Cremini Toadstools

Cremini mushrooms are also known as Baby Bella mushrooms. They are a more mature version of a typical button mushroom and a less mature version of a portobello. They are a meaty, hearty, flavorful culinary component and contain some serious nutritive and medicinal value. These toadstools are low in calories and fat while being high in protein, carbohydrate, and dietary fiber. Mushrooms play a big role in Chinese medicine due to their biologically active compounds.

‍Cremini mushrooms provide unique immune system support and are at the top of the list for regulating unwanted inflammation. They protect against cardiovascular disease as well as hormone-dependent breast cancer due to their high levels of CLA (conjugated linoleic acid), an essential fatty acid that is important for good health. The presence of CLA in mushrooms is fascinating, because it is only typically found in animal foods like milk, cheese, and meats. These fungi are top notch antioxidants packed with nutrients like copper, selenium, vitamin B2, and pantothenic acid.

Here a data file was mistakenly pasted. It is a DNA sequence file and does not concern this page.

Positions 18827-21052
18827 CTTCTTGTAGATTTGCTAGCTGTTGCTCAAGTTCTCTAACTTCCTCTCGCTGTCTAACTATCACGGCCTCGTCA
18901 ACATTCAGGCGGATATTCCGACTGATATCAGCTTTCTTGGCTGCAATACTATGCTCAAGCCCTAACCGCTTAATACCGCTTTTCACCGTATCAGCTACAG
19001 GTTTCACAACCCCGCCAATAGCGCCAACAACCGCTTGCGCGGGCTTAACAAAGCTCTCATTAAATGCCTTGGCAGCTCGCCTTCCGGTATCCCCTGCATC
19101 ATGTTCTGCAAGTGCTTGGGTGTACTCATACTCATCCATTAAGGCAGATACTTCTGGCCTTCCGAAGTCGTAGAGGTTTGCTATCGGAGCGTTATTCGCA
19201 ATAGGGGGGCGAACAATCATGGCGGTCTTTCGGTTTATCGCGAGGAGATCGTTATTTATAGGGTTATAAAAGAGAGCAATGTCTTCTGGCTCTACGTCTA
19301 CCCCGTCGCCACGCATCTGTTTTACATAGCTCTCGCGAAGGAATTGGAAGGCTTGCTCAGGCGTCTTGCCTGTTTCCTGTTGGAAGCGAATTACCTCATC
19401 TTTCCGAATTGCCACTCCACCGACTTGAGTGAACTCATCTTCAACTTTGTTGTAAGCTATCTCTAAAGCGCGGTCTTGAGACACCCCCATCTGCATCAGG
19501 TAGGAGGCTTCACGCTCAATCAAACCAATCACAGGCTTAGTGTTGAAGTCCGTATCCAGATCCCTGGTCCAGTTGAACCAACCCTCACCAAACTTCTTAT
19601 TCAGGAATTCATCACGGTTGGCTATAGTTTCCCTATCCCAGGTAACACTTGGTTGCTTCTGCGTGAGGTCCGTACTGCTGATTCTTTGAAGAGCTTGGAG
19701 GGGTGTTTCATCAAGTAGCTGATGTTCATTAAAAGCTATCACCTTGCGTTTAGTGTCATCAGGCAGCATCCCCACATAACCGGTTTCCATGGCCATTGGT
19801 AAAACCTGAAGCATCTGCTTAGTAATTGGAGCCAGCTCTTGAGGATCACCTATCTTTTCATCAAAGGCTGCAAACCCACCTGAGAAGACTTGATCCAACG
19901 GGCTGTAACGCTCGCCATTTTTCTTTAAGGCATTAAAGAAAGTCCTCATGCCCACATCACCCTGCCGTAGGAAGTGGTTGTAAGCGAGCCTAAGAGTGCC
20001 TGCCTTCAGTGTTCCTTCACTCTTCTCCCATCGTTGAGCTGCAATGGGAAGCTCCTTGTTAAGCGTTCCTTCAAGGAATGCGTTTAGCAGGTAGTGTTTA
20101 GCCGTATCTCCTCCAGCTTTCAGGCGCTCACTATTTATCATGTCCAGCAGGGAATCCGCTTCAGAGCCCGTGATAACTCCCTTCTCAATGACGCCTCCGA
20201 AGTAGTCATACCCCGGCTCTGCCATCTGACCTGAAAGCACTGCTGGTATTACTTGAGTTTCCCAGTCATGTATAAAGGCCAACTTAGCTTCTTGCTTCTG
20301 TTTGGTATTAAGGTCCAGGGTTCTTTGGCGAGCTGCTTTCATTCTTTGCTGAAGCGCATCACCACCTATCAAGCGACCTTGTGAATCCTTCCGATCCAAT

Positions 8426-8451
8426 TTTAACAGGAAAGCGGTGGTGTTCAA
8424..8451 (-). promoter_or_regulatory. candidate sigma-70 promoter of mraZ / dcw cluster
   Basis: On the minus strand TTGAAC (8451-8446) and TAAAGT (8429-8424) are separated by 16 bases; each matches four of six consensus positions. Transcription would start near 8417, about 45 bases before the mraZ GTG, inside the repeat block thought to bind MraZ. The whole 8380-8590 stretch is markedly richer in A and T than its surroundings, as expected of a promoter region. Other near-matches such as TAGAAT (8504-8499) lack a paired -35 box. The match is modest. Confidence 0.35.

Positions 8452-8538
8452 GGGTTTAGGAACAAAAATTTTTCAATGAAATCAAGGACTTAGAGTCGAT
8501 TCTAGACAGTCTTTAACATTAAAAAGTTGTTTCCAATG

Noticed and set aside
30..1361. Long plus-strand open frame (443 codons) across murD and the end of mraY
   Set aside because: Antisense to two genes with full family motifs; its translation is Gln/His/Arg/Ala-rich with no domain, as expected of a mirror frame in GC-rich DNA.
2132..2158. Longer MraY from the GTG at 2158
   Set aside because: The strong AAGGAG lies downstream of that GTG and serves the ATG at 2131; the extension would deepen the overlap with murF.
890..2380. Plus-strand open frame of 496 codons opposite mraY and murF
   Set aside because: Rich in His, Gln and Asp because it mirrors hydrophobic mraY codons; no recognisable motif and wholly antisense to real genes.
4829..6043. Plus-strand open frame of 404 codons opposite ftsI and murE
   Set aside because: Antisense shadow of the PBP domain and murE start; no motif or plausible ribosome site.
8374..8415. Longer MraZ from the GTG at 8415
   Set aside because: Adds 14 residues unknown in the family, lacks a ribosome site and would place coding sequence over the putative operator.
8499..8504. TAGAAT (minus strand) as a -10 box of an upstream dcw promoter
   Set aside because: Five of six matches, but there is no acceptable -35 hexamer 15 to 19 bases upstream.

According to themushroomlady.blogspot.com:

“The food experts generally agree on three points when it comes to the history of portabellas:

1. This meaty mushroom is an American invention with Italian roots (spores, actually) made popular by clever marketing in the late 1980s/early 1990s. Both cremini and portobello mushrooms are first mentioned in the New York Times during the mid 1980s.

2. There are several theories regarding the name. Although these mushrooms are also currently enjoyed in fine dining establishments of Central/South America, there is no apparent connection between the town of Portobelo (Panama) the origination of the name or item.

3. There is no definitive spelling of this fungus. According to Google (not a scientific, but a popular survey), Portobello is preferred (169,000), followed by portabella (33,100) and portobella (3,510).”



There are over 30 species of mushrooms that glow in the dark! This chemical reaction is called bioluminescence and it produces a glowing light known as ‘foxfire.’ These glowing shrooms have been known to guide people through the woods at night.

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